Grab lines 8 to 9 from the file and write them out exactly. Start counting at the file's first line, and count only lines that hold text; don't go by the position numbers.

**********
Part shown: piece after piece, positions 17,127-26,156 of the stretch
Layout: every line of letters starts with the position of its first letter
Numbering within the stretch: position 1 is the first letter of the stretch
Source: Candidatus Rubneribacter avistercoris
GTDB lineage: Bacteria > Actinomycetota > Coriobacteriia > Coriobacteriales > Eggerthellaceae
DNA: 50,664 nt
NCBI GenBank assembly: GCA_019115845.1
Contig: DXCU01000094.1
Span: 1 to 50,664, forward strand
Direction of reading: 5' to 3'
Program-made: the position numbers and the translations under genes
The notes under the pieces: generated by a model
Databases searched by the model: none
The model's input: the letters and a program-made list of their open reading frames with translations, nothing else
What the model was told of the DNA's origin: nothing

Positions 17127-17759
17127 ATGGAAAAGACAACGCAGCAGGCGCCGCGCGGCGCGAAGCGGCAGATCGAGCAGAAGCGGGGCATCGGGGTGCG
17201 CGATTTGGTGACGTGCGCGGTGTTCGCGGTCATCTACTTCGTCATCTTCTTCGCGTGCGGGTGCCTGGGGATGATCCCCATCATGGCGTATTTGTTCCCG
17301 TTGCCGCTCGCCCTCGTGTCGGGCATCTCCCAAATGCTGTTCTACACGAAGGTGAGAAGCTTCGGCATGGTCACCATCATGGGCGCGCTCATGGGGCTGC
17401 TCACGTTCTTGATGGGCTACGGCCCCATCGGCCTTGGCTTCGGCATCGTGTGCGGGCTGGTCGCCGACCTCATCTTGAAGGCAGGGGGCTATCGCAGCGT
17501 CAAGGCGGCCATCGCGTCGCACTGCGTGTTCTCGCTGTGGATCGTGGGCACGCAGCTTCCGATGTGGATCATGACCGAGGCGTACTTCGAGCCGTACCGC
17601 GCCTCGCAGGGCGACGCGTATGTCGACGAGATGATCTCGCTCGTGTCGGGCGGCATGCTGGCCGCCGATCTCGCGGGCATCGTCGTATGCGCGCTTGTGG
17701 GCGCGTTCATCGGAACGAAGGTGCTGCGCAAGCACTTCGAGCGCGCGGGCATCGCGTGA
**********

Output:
Contig: DXCU01000094.1
Span: 1 to 50,664, forward strand